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Students from the U of C bussed up to Edmonton to meet with U of A and U of L students in protest over proposed tuition increases next year.
the Gauntlet

Tuition protest moves to the capital

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A bus-load of students from the universities of Calgary and Lethbridge joined hundreds more from the University of Alberta and descended on the steps of the provincial legislature in defiance of market modifier and compulsory fee proposals March 18.

"I think it's a really cool experience," said Lauren Webber, U of C Students' Union president-elect. "I am so impressed with how many U of L kids are here and it shows our support for the U of A, who is organizing such a big event. It's my first attempt at solidarity with Albertan institutions. It's really cool."

Webber noted that this event leads up to the, currently scheduled, April 12 U of C Board of Governors meeting where they will decide on tuition increase proposals as part of the university's budget for next year.

"It's a big 'please don't let the administration do this.' It's hugely important that the government supports our side and not our administration's proposals," said Webber.

On the corner of the legislature U of C and U of L students merged with the mass column that had marched from the U of A. Within minutes, in the cold of Edmonton, chants of "5-5-0, we say no" could be heard reverberating off the front of the provincial building.

U of A second-year design student Sarah Kehler said the $27,000 she had saved before university is already gone and that she will have no choice but to "turn to loans and beg mom for money."

Kehler noted that "a lot of people showed up" but that she would have liked to have seen more there.

U of C SU vice-president external Kay She was happy with the turnout.

"We realize it's Thursday and most people have class and academic commitments and to the students who took time out of their day to do this . . . it was great to see their support,'' said She. "It was so important for our U of C students to band with the U of A students and the U of L students. These proposals, if they go through, they will set the precedent for post-secondary education in Alberta. We are stopping it now."

Jeremy Girard, president of the U of L's SU, shared his happiness that 17 students came all the way from Lethbridge to lend their support.

"I'm actually really stoked that we got the U of L so well represented here," said Girard.

"We saw a lot of angry students today. Students are voicing their opinions quite well."

Girard gave special credit to campus newspapers for bringing issues to the forefront as well as the ways in which the SU's are interacting with their students.

"Students' voices are being heard," said Girard.

Beverly Eastham, chair of CAUS and VP external for the U of A SU, said the students who showed up were additionally impressive "because it was quite a cold day here."

According to Eastham the next step for CAUS is to try and respond to Alberta Advanced Education and Technology minister Doug Horner's challenge for the student groups to come up with drafts to regulate potential fee increases.

"I think it was good. I talked to a lot of students who had midterms or who have jobs," said Eastham. "For every student who was there, there was probably one or two students who would have liked to have been there. There was a lot of support on campus for the march."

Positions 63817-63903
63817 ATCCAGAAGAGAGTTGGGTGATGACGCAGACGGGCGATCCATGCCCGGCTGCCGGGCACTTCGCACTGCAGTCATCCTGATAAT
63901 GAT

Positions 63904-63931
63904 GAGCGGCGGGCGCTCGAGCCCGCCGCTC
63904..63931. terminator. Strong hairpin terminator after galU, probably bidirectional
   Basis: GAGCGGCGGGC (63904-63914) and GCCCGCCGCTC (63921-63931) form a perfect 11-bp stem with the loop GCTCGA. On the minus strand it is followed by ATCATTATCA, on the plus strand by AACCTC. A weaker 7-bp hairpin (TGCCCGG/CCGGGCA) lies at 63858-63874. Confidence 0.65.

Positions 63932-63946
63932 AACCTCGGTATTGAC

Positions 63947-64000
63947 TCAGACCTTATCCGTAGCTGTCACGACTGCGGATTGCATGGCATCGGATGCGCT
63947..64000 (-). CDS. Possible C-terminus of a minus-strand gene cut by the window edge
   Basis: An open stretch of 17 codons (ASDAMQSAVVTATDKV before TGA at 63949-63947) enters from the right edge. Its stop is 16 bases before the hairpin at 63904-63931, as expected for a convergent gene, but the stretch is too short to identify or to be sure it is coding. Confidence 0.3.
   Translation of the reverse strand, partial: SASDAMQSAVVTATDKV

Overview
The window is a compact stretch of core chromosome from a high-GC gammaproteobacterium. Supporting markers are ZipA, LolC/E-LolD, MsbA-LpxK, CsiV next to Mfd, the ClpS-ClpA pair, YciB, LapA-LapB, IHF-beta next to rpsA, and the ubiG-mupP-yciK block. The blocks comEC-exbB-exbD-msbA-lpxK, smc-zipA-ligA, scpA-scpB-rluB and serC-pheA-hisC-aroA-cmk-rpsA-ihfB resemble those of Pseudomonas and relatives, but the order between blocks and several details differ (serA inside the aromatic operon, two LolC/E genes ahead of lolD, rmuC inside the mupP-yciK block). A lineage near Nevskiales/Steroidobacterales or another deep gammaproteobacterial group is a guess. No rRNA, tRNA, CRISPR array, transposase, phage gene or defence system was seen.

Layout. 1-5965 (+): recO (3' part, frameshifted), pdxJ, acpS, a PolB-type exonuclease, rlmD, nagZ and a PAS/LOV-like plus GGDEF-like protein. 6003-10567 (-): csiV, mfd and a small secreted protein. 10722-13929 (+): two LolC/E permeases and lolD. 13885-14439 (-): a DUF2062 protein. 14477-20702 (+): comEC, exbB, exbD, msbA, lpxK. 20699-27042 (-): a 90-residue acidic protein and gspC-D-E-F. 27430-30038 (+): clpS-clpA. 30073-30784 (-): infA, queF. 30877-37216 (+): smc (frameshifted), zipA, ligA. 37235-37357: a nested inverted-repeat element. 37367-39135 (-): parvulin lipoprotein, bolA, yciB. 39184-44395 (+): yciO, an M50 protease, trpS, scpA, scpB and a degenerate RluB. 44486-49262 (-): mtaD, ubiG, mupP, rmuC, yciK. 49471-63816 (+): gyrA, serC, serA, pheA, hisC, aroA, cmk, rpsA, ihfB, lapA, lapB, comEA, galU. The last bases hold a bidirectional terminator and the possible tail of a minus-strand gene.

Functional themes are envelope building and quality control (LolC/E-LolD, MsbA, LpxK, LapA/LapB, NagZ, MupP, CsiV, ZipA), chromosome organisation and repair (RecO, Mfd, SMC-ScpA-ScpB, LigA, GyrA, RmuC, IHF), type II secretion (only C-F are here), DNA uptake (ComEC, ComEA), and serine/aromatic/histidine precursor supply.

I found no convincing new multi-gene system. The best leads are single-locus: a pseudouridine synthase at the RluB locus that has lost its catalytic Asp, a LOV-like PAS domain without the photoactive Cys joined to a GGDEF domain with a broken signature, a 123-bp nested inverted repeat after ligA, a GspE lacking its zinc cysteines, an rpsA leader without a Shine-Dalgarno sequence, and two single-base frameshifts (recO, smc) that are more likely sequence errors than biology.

Eastham said U of L student Jenn Prosser was instrumental in bringing the U of L and U of C on board for the march.

"I understood what the U of A was doing. I've worked with Beverly in the past. It's something I really wanted to support her with," said Prosser. "I do believe that students have a voice and I believe that there are a lot of students who really care."

Prosser noted that she and others continue to hear about student apathy, that students don't vote, don't care and wonder why they should even bother.

"The fact of the matter is that students aren't apathetic, they are just really busy, they have jobs, they have school, they have extracurricular activities and they have social lives," said Prosser. "It's going to affect their education and it's going to affect the future of Alberta. I wanted to empower students from the U of L and the U of C to join the students in Edmonton to show our MLAs that students all across Alberta care about their education and are willing to say so."

The air of optimism was maintained among U of L students 13 hours after leaving Lethbridge by bus.

"It was cool to see the dedication of people coming out . . . especially driving 5-6 hours," said U of L first-year student Jesse Blencowe. "It's cool to be able to stand up for what you believe in. For the government to take advantage of people anyway, it's not right."

"To end it on such a high note is really optimistic. The waiting game starts with the Ministry," said Girard. "I don't think this is the end of it. We need to continue voicing our opinions."

"I think [Minister Horner] certainly commended students on their passion," said Ministry of Advanced Education and Technology director of communications Kim Capstick.

Capstick said the issues students raised were not a surprise because of the "consistent communications" between Minister Horner and post-secondary students.

"We understand that these concerns exist and we look forward to working with students," said Capstick.

Capstick reminds students that any proposals are still "hypothetical" at this point and that Horner will seek student involvement when more concrete numbers are established.

Correction:

Beverly Eastham was originally referred to as "Beverly Easton" in print. The Gauntlet apologizes for this error.

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